Volume 22, Number 23 | The Newspaper of Lower Manhattan | October 16 - 22, 2009

 
 
Photo by Patricia Markert Aakre

Some Tribeca residents are complaining about the 24-hour lights from New York Law School’s new building at W. Broadway and Leonard St.

Neighbors say shining school building is not a bright idea

By Julie Shapiro

When Tribeca residents call the New York Law School a brightly shining beacon of secondary education, they are not exaggerating — nor are they being complimentary.

Since this spring, the law school’s new building at W. Broadway and Leonard St. has emitted a continuous fluorescent glow, 24 hours a day, seven days a week. The bright light is disrupting the school’s neighbors at 6 Varick St., who say their street views are ruined and the incessant illumination is a waste of electricity.

“It’s like this spaceship has landed,” said Patty Aakre, who has lived at 6 Varick since 1978, “when it was really dark here.”

Aakre, 56, said the law school has been a good neighbor until now, but the five-story all-glass building that opened in August does not fit into the neighborhood. The lights flooding the corridors, stairs and elevator banks first came on last spring, around the time the building was finished, and they’ve rarely gone off since then.

“It’s very intrusive,” said Andy Ostroy, 50, who has lived at 6 Varick for 17 years. “It’s just ridiculously bright. It’s all you see when you’re facing it.”

Before the law school building went up, residents of 6 Varick said they enjoyed their nighttime views of Tribeca and rarely closed their blinds. But G. Meadows, 37, said the glare fills her bedroom and even her curtains don’t block it entirely.

“One of the reasons I moved down here in the first place was because it was dark at night, and quiet,” said Meadows, who has lived at 6 Varick for over 11 years. “It’s just plain offensive.”

The manager of 6 Varick sent a letter in early September to Richard Matasar, the law school’s dean, asking for some mitigation measures. Suggestions from residents include dimming the lights late at night and turning some of them off, and installing shades.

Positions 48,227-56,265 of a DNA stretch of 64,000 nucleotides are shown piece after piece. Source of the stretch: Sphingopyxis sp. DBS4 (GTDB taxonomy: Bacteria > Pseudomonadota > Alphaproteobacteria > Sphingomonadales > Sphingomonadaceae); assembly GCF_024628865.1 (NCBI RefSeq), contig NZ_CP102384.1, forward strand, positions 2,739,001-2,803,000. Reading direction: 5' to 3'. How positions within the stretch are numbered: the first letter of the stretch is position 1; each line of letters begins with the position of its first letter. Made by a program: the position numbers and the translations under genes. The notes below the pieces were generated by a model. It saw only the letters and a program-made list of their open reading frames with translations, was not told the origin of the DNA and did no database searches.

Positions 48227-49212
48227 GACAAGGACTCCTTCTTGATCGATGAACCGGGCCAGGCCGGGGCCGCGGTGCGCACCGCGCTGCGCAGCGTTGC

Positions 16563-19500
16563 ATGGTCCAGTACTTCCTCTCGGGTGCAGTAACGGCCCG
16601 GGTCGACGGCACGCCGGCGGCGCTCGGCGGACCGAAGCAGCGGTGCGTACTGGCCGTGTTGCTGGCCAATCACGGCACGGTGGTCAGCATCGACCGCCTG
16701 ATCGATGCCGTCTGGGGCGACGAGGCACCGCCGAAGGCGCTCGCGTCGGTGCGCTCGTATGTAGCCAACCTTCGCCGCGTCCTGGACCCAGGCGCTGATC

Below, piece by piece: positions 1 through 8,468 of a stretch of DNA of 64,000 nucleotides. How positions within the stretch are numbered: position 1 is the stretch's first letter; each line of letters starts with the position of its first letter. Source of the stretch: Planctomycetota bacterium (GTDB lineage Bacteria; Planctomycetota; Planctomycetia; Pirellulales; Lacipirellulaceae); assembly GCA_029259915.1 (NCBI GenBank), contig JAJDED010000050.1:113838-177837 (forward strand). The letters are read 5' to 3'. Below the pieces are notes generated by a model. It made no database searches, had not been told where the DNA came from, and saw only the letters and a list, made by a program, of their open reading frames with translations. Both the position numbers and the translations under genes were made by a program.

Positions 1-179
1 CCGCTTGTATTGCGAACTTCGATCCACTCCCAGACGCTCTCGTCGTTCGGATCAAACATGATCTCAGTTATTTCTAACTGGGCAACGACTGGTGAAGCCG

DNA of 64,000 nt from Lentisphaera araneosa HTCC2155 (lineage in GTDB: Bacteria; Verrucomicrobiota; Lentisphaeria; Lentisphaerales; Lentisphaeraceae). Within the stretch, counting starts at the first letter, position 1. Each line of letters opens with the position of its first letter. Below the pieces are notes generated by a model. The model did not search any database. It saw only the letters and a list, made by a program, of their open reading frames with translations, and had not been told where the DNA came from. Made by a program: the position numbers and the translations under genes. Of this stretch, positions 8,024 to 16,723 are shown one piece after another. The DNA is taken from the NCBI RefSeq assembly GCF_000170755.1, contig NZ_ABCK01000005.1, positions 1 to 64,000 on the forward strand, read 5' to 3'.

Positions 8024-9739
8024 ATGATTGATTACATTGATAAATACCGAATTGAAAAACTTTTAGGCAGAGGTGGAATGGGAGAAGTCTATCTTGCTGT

Matasar replied in the middle of September that he would work with a consultant to try to reduce the brightness after 10 p.m., but he said the school is open 24 hours a day and the lighting is a matter of safety for the students. This week, in response to a reporter’s inquires, the school released a statement nearly identical to the letter, saying the lighting consultant and architect had not submitted their report yet.

“We value our relationship with our neighbors, but have a primary responsibility to our students to develop them into responsible professionals,” the law school said in the statement. “This includes a healthy commitment to hard (and even very late night) work.”

Several residents who are familiar with the painstaking process of getting new buildings approved in Tribeca’s historic districts wondered how the bulky glass building ever got built in the first place. But the New York Law School lot actually sits just outside of Tribeca’s historic districts, so the city Landmarks Preservation Commission did not review the design or lighting plan.

Elizabeth Berridge, who moved into 6 Varick in March with her husband and 5-year-old daughter, said the lights are more than a quality-of-life problem, and she and her neighbors are concerned about more than the value of their apartments.

Especially with all the talk about the importance of being green, lights that shine perpetually as bright as the sun “are just a colossal waste of energy,” she said.

Julie@DowntownExpress.com

 





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